- The Washington Times - Sunday, December 16, 2001

Following the September 11 terrorist attacks in New York and Washington, U.S. policymakers have been paying increasing attention to destabilizing influences around the world. Greater interest is being shown in developments in less prominent countries, such as Zimbabwe, and legislative action is being proposed to counteract destruction by aging and despotic leaders whose actions affect neighboring countries.

The "Zimbabwe Democratic and Economic Recovery Act of 2001" unanimously passed the Senate on Aug. 1 and gained increasing support in the House despite the attempts of a Washington-based lobbying team hired by President Robert Mugabe of Zimbabwe for $7 million to derail it. The act passed the House in a 396-to-11 vote on Dec. 4 with full support of the Congressional Black Caucus.

The bill reflects growing concern over the collapse of law and order and the blatant transgression of human rights in Zimbabwe. If violence continues and free and fair presidential elections are not held early next year as scheduled, the act would authorize the U.S. government to impose travel restrictions and to freeze the external accounts of those responsible for the breakdown of the rule of law and for politically motivated violence.

Conversely, if the country's ruling party, ZANU-PF, creates conditions for fair elections and it introduces an equitable and transparent land reform program, the act would provide $26 million for land purchases, and it would promote investment and reduce some of Zimbabwe's debt.

Economic and government mismanagement have led the once popular Mr. Mugabe and ZANU-PF increasingly to lose voter support. Seventy-five percent of the population now lives in poverty and the country is on the brink of famine. The economic decay has been driven partly by Zimbabwe's military support for the Congo governments' war against rebel groups. This support is being provided in exchange for vast mineral and timber concessions to Zimbabwe's political and military leaders, and has depleted Zimbabwe's foreign currency reserves and jeopardized critical imports, especially fuel and food.

To retain power, Mr. Mugabe tried to install himself as lifelong president last year but his ambitions were thwarted in a constitutional referendum. Subsequently, the loss of support for the ruling party resulted in the opposition Movement for Democratic Reform (MDC) winning 57 out of 120 seats in parliamentary elections, despite widespread voter intimidation by ZANU-PF. In his continuing efforts to retain power, Mr. Mugabe has obtained economic support and arms from Col. Moammar Gadhafi of Libya in exchange for numerous properties in Zimbabwe, including a 32-room "Operations Headquarters." Following Col. Gadhafi's announcement at the June meeting of the Organization of African Unity that "all 'whites' should be driven off the land in Zimbabwe and South Africa," there has been an influx of Libyans into Zimbabwe.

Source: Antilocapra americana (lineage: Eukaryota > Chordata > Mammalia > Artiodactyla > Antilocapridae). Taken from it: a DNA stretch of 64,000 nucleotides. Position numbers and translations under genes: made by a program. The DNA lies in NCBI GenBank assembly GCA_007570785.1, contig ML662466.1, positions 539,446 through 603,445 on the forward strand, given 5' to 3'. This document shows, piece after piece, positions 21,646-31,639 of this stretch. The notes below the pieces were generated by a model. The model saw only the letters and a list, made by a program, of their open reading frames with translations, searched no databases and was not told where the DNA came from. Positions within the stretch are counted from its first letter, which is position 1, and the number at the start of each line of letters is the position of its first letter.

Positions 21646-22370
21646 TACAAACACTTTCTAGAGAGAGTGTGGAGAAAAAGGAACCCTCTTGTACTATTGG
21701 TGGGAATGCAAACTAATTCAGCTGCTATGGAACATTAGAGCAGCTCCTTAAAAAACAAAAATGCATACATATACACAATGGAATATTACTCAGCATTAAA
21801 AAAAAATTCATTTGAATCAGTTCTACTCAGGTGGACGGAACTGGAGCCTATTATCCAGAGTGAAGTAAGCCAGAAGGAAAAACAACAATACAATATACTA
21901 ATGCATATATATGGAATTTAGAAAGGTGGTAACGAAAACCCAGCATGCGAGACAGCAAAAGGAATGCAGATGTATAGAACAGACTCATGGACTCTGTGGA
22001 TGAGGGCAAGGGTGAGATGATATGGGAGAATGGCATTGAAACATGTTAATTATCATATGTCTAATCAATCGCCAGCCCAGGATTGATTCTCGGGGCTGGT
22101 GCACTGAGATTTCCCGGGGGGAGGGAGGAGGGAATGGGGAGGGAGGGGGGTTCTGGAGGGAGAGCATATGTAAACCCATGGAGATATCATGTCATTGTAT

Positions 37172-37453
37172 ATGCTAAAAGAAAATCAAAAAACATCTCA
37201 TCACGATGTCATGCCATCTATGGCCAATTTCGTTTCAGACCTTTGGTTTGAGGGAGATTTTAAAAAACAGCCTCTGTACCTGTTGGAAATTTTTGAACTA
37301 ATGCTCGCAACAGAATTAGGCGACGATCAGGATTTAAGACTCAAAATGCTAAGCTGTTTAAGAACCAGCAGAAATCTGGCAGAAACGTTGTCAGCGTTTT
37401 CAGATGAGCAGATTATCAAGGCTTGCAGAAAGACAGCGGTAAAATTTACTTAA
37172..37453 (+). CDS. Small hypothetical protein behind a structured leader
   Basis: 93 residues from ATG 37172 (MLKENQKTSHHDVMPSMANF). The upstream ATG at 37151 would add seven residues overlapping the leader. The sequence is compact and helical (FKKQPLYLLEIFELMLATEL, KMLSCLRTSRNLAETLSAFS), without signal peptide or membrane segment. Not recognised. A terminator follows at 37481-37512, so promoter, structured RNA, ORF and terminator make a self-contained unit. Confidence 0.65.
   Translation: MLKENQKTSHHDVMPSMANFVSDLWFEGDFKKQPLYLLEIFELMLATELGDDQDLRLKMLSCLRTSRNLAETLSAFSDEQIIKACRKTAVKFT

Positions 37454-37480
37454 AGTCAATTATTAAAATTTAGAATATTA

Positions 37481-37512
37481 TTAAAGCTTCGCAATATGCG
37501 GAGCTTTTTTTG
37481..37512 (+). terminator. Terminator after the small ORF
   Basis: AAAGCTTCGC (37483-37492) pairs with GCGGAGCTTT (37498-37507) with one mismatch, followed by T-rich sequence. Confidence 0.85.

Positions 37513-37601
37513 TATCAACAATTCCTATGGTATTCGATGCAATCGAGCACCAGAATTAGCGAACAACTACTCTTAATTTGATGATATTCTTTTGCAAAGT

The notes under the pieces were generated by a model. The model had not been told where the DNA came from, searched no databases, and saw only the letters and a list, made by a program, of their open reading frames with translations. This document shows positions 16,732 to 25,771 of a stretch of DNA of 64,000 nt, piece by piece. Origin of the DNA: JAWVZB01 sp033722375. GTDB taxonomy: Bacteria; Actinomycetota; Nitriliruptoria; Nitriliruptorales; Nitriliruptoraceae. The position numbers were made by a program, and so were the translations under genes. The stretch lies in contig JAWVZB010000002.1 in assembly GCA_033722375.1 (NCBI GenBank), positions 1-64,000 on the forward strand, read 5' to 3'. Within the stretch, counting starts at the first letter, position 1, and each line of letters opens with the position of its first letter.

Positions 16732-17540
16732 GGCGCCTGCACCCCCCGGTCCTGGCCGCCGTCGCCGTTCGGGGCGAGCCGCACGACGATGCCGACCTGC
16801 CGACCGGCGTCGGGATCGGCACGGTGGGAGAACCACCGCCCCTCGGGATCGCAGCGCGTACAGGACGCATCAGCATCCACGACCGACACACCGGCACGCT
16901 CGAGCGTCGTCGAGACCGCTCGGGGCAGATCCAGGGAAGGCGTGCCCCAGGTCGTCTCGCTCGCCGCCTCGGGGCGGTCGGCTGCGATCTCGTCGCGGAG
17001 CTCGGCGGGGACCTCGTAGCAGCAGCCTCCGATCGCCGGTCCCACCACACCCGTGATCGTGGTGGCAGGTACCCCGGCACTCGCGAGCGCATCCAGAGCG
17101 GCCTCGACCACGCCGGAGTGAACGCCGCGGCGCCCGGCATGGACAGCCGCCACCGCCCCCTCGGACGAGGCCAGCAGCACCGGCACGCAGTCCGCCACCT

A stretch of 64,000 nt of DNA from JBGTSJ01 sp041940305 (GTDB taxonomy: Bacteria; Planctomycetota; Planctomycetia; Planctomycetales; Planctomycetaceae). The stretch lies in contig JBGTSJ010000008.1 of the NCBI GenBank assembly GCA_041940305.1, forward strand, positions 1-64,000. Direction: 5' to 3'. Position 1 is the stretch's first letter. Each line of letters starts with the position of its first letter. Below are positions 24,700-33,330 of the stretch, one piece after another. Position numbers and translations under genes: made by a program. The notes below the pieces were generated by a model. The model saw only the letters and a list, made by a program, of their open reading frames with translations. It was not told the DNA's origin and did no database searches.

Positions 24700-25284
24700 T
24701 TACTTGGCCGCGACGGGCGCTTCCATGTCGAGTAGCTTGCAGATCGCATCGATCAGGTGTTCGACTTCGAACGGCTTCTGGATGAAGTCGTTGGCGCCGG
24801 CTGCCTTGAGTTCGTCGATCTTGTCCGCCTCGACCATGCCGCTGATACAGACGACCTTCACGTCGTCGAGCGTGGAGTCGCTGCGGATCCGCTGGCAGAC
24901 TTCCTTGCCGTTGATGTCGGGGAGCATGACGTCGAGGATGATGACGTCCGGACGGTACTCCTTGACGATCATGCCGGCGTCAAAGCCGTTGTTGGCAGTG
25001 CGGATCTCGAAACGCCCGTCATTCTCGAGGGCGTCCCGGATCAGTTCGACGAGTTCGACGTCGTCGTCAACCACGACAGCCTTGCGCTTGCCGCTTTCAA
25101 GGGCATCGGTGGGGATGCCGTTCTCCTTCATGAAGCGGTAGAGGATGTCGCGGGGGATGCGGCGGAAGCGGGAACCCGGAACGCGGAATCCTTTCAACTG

The extent of the ZANU PF's violent intimidation became clear on Oct. 30 when a U.S. District Court ruled that ZANU-PF is liable for murdering and torturing its political opponents in the runup to elections. The five Zimbabwean plaintiffs in the case had requested a hearing in the U.S. to seek justice for their murdered relatives. ZANU-PF has also been accused of attempting to assassinate the leader of the opposition party and of bombing the MDC offices.

The commercial agricultural sector has come under increasing attack because of ZANU-PF's contention that the predominantly white farming community is financing the opposition. Government-sponsored occupations of farms started ostensibly to provide land for landless black people even though thousands of acres of land purchased under internationally sponsored "resettlement" programs remain unoccupied. Land seizures and harassment of farmers and their employees have continued despite the Abuja (Nigeria) accord in early September in which the Zimbabwe government agreed to stop land occupations. Last week ZANU-PF banned about 25 percent of Zimbabwe's 4,000 commercial farmers from planting crops and ordered them to leave their homes within three months.

Initially, the Zimbabwe Supreme Court ruled these land seizures to be unconstitutional. Mr. Mugabe recently replaced the chief justice of this court, and last week it ruled that the government should continue to "redistribute" white farms to black Zimbabweans. This ruling has serious consequences for the country. Apart from being the bedrock of Zimbabwe's economy, the commercial agricultural sector employs about 320,000 people, who together with their families number almost 2 million. Zimbabwe is on the brink of famine because of ZANU-PF's policy of land seizures and planting restrictions and because of the depletion of foreign currency.

Since Zimbabwe is centrally located in southern Africa, increasing chaos within its borders is affecting the region as a whole. Botswana's President Festus Mogae recently criticized Mr. Mugabe and his government for failing to deal with land resettlement peacefully, and for dragging the entire southern Africa economy down with his violent approach. One effect is the 40 percent drop in value of the South African currency since June.

To promote peace and stability in southern Africa, it is important that the U.S. send a clear message to Mr. Mugabe and ZANU-PF that America will not tolerate violent suppression of the rights of Zimbabweans. The Zimbabwe Democratic and Economic Recovery Act will provide the kind of signal needed.

Urs P. Kreuter is an adjunct fellow with the Competitive Enterprise Institute and a professor at Texas A&M University and grew up in Zimbabwe.

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